Nearly 10,000 students are completing the fall semester at the University of Michigan-Dearborn next month. With only 3,976 parking spaces for students on campus and harsh consequences for those not following the rules (if you park improperly or without a pass the fine is $80),
Metromode wondered: With far more students than parking spaces, what options exist besides driving?
So we took a look at some of the options and spoke to a few students who get to school without the use of their own four wheels.
Option #1: Live on campus
One option is to live “on” campus. UM-Dearborn has been a commuter college since it opened 60 years ago until the Union at Dearborn, the college’s first student housing complex, opened in 2013 across the street from the main campus. It is located in a former office building near Fairlane Town Center and can hold up to 603 students who can easily walk across Evergreen Rd to class.
The University also recommends the nearby apartments Fairlane Woods and Fairlane Meadow. These two apartment complexes are further from campus and given their sprawling design, students might be more inclined to drive rather than take the shuttle bus. However, driving is not the only option.
Option #2: Take a shuttle
U of M Dearborn offers free shuttles with three routes, MAIZE, BLUE and WOLVERINE, which make frequent weekday stops at Fairlane Meadows, Fairlane Woods, Fairlane Center Campus, The Union, the Administration Building and the University Center. Saturday shopping trips to Kroger, Randazzo’s, and Patel Brothers are offered in the morning and in the afternoon. Shopping riders arrive and depart from each store as a group. All Riders must present their valid UMID card as their boarding pass. The full schedule can be found here.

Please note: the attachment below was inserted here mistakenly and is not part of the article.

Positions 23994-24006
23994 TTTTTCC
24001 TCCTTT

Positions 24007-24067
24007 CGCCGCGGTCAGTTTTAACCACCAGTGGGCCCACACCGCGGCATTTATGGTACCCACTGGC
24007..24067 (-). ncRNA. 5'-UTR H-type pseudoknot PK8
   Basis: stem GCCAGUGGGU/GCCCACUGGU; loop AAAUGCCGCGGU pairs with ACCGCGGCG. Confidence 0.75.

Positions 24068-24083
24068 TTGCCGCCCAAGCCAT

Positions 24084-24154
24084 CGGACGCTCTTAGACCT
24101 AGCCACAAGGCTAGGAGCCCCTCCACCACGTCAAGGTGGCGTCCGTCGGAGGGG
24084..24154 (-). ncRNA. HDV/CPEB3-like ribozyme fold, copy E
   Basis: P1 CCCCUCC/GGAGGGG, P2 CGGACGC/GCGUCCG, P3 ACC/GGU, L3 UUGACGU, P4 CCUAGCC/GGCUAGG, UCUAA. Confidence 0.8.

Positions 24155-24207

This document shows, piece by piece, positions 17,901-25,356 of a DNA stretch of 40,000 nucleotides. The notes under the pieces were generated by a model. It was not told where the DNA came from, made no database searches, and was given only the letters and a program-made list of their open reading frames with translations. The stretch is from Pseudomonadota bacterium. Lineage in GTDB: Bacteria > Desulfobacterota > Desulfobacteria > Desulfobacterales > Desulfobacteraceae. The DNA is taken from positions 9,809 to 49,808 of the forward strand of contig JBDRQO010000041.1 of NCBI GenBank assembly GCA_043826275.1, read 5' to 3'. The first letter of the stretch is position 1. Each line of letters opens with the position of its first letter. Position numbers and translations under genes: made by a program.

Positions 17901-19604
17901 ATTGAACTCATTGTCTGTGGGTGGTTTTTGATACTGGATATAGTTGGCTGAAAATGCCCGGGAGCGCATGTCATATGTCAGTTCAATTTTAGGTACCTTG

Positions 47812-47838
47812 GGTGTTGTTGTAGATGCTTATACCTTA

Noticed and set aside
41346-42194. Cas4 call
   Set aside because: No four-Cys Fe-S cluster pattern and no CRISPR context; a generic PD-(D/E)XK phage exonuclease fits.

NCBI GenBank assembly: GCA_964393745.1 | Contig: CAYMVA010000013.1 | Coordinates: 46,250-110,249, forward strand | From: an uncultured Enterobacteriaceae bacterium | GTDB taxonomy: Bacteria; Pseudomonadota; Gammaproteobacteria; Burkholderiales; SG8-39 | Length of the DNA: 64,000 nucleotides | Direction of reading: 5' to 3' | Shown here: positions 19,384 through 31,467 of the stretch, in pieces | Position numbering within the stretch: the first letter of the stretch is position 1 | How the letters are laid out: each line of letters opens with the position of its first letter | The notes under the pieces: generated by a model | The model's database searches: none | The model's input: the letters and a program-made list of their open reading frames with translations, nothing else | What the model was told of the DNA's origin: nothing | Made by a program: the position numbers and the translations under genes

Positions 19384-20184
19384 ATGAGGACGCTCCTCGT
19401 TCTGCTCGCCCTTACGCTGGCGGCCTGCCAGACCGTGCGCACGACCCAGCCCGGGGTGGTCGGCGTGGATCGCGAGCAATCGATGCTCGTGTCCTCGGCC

What if you live further away?
Option #3: Take the Detroit Connector
If a student or employee needs to connect to or from the University of Michigan’s campuses in Detroit, Dearborn or Ann Arbor there’s a bus for that!
In 2013, U of M launched a connector bus route between Ann Arbor and Detroit. The line was originally grant-funded by U-M’s $50 million internal grant campaign, the Third Century Fund, and was free to students and employees. It originally ran on Fridays and Saturdays, making stops at the UM-Detroit Center on Woodward and Martin Luther King Blvd as well as downtown Detroit, Eastern Market, and Southwest Detroit. In 2017 a stop was added at the UM-Dearborn campus in conjunction with service expansion which included weekday service that was available to students, employees and for the first time, the general public. Detroit Connector buses are wheelchair accessible and include amenities such as coach seating, individual climate controls, in-seat AC outlets, WiFi, restrooms and bike storage.
Joel Batterman, U-M Ph.D. student in Urban and Regional Planning, and co-chair of the board of the Motor City Freedom Riders is a frequent rider. He catches the bus in Detroit, behind the DSO parking structure on Brainard, to reach Ann Arbor and takes his bike with him. Buses can accommodate up to 8–10 bikes at no extra charge. The cost is $6 for one way and $12 for a round trip ticket. Riders are encouraged to make reservations online, especially on weekends when students return home to visit their families. According to Indian Trails, which operates the UM Connector, adding the weekly service in 2017 has caused ridership to increase by 21% and the early A.M. ridership from Dearborn to Ann Arbor has nearly doubled, increasing by 87%.